When you are parsing the plain-text output, you should not assume a specific order to statistics or color spaces. The order is arbitrary, but reproducible. In other words, a line like

$pix 1 0 cluster 1 hsv 208 46 63 lab 52 -4 -23 lch 52 23 259 rgb 87 127 161$

will always have $rgb$ as the last color space if you run the image again. However, if the code changes, the order might change as well.

When parsing these with a script, chop the string up into groups of 4 and identify the color space by its label (e.g. $rgb$), instead of assuming it.

What is the format of the aggregate statistics lines?

Aggregate statistics are reported on lines labeled by $stat$.

The format of these lines is

$stat COLOR_SPACE COMPONENT STATISTIC VALUE COLOR_SPACE : hsv lab lch rgb COMPONENT : h s v l a b l c h r g b STATISTIC : avg median min max$

For example, here are the aggregate statistics for the LCH color space for an image

$stat lch c avg 16 stat lch c median 19 stat lch c min 0 stat lch c max 26 stat lch h avg 253 1.00 stat lch h median 252 stat lch h min 0 stat lch h max 360 stat lch l avg 47 stat lch l median 53 stat lch l min 1 stat lch l max 84$

The average hue value $stat * h avg$ contains two values, as described above.

What is the format of the histogram lines?

Histograms for each component of color spaces is reported in lines labeled by $hist$.

The format of these lines is

$hist COLOR_SPACE COMPONENT VALUE NUM_PIXELS$

For example,

$hist lch c 0 5 hist lch c 1 100 hist lch c 2 127 ... hist lch c 24 97 hist lch c 25 17 hist lch c 26 7 hist lch h 0 2 hist lch h 2 2 hist lch h 3 2 ... hist lch h 350 3 hist lch h 354 2 hist lch h 360 4 hist lch l 1 5 hist lch l 2 93 hist lch l 3 59 .. hist lch l 82 12 hist lch l 83 17 hist lch l 84 6$

where a line like

$hist lch l 82 12$

means that there were 12 pixels in the image with luminance $L = 82$.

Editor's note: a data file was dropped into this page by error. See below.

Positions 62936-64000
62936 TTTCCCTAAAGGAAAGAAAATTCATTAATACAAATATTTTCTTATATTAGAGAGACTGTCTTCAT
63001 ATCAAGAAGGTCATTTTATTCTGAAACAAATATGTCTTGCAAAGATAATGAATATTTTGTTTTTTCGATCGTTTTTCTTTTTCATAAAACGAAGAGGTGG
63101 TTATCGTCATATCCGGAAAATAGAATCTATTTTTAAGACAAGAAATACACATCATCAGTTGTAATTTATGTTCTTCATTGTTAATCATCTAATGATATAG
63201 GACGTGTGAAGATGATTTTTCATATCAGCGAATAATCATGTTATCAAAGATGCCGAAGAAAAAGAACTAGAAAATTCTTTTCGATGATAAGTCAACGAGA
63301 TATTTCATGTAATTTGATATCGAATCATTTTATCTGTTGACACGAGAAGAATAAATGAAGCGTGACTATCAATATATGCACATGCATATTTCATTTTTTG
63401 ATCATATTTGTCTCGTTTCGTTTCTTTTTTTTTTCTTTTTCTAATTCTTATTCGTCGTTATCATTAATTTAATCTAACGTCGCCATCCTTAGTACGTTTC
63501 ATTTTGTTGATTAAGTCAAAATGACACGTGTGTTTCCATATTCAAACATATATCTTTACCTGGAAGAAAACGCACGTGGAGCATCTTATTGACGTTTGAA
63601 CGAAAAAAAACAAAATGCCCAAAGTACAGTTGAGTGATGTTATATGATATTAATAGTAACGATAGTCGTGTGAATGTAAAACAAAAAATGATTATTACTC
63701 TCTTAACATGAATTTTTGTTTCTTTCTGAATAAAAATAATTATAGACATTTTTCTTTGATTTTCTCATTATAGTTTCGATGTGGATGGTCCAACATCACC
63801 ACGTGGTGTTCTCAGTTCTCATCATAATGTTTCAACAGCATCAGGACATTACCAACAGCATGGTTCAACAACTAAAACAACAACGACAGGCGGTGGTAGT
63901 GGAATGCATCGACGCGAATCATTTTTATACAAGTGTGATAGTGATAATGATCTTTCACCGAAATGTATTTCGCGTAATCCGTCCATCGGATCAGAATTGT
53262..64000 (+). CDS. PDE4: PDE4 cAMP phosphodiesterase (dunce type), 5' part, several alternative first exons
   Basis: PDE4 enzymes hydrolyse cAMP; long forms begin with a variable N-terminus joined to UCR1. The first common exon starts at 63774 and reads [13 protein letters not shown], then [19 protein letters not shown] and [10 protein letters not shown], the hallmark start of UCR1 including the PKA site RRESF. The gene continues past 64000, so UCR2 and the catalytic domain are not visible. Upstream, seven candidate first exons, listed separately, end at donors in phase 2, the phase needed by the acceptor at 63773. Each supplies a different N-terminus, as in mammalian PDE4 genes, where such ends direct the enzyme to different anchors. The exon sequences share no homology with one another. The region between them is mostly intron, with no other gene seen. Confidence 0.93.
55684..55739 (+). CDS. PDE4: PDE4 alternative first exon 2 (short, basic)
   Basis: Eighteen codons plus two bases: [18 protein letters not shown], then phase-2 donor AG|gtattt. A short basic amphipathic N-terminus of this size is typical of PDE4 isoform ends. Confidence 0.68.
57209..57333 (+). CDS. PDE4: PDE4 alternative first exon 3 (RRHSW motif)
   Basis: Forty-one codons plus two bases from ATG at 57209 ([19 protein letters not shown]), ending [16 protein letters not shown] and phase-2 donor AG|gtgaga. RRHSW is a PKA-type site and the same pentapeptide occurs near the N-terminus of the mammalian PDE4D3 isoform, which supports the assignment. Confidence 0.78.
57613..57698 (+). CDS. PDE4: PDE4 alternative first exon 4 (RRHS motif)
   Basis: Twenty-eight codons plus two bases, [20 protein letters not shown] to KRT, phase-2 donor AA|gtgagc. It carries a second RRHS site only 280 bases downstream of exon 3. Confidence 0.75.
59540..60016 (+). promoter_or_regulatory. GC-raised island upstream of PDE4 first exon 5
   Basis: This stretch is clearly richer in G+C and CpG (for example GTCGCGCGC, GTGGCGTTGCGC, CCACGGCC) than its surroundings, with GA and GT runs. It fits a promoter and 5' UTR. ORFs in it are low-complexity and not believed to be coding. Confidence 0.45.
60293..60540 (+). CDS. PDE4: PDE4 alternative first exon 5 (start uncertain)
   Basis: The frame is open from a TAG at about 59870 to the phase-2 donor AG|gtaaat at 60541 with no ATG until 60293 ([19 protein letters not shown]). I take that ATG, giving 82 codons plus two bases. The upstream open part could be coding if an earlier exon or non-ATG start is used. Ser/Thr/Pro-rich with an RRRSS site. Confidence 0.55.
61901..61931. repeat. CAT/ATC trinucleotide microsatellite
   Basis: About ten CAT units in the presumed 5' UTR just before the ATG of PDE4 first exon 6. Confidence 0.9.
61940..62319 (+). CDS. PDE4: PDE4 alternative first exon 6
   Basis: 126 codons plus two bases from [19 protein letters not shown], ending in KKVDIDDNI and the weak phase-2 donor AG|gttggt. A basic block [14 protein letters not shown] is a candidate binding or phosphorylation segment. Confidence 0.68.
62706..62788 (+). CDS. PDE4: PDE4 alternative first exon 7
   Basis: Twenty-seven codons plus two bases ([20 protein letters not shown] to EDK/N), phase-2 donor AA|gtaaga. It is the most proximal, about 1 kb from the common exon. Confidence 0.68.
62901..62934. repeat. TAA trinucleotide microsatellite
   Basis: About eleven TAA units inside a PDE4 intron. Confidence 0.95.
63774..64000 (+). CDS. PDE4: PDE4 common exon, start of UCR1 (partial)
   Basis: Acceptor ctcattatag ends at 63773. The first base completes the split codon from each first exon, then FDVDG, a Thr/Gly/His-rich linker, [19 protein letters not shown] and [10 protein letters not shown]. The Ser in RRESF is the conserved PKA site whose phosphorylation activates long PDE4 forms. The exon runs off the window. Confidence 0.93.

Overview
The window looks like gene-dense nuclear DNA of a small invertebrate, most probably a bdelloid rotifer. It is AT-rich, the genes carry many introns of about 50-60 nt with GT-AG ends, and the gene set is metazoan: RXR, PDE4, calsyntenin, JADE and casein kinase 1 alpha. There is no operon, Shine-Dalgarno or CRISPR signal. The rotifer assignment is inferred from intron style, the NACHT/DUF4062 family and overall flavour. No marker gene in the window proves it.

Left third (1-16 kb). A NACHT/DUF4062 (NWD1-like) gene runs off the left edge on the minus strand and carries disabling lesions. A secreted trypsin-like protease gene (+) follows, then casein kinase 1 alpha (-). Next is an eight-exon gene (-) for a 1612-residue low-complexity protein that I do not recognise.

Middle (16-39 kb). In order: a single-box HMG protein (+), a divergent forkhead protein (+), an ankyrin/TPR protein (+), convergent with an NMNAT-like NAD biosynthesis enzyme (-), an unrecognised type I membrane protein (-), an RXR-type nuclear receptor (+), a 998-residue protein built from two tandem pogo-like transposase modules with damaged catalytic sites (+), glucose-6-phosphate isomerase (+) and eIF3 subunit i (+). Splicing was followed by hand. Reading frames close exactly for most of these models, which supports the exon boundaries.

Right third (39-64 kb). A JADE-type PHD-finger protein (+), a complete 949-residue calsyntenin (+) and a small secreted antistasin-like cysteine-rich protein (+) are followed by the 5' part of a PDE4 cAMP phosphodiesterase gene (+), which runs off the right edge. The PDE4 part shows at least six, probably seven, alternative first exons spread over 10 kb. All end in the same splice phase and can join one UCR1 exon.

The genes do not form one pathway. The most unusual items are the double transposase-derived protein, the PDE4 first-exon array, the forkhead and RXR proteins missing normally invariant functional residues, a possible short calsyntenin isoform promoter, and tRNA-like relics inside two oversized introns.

Only values for which pixels in the image exist are shown—if there were no pixels with $L = 82$ then this luminance value would not be listed in the histogram. This is why the maximum component value in each histogram is the maximum value in the image (e.g. $C = 26$) and not the maximum possible value in the color space.

What is the format of the pixel lines?

Information about each pixel is reported in lines labeled by $pixel$.

The format of these lines is

$pix X Y cluster CLUSTER_IDX { COLOR_SPACE COORDINATES } X : x position of pixel (0-indexed) Y : y position of pixel (0-indexed) CLUSTER_IDX : pixel cluster index, if clustering is on pixel has been assigned to a cluster (-1 otherwise) COLOR_SPACE : hsv lab lch rgb COORDINATES : coordinates in the color space$

For example,

$pix 0 0 cluster 1 hsv 209 46 63 lab 51 -4 -23 lch 51 23 261 rgb 87 125 160 pix 1 0 cluster 1 hsv 208 46 63 lab 52 -4 -23 lch 52 23 259 rgb 87 127 161 pix 2 0 cluster 1 hsv 205 46 62 lab 52 -6 -21 lch 52 22 254 rgb 86 128 159 ... pix 38 8 cluster 2 hsv 204 38 71 lab 62 -7 -19 lch 62 20 250 rgb 113 154 182 pix 39 8 cluster 2 hsv 204 38 71 lab 61 -7 -19 lch 61 20 250 rgb 112 153 181 pix 40 8 cluster 1 hsv 205 39 71 lab 61 -7 -20 lch 61 21 251 rgb 111 153 182 pix 41 8 cluster 1 hsv 205 39 71 lab 61 -7 -20 lch 61 21 251 rgb 110 152 181 pix 42 8 cluster 2 hsv 204 39 71 lab 61 -7 -19 lch 61 20 250 rgb 110 152 180 pix 43 8 cluster 2 hsv 204 39 71 lab 61 -7 -19 lch 61 21 249 rgb 110 153 181 pix 44 8 cluster 1 hsv 205 40 71 lab 61 -7 -20 lch 61 21 252 rgb 110 152 182 pix 45 8 cluster 1 hsv 205 39 71 lab 61 -7 -20 lch 61 21 251 rgb 110 152 181 pix 46 8 cluster 2 hsv 204 39 71 lab 61 -7 -19 lch 61 20 250 rgb 110 152 180 pix 47 8 cluster 2 hsv 204 39 71 lab 61 -7 -19 lch 61 21 249 rgb 110 153 181 ...$

The cluster index is the same index as appears in the $cluster$ lines, which are described below.

What is the format of the cluster lines?

The color clusters are described by lines labeled by $cluster$.

The format of these lines is

$cluster IDX n NUM_PIXELS f FRACTION_PIXELS { COLOR_SPACE COORDINATES } { NAMED_NEIGHBORS } NEAREST_NEIGHBORS NAMES_NEAREST_HEIGHBORS$

For an example, let's look at this output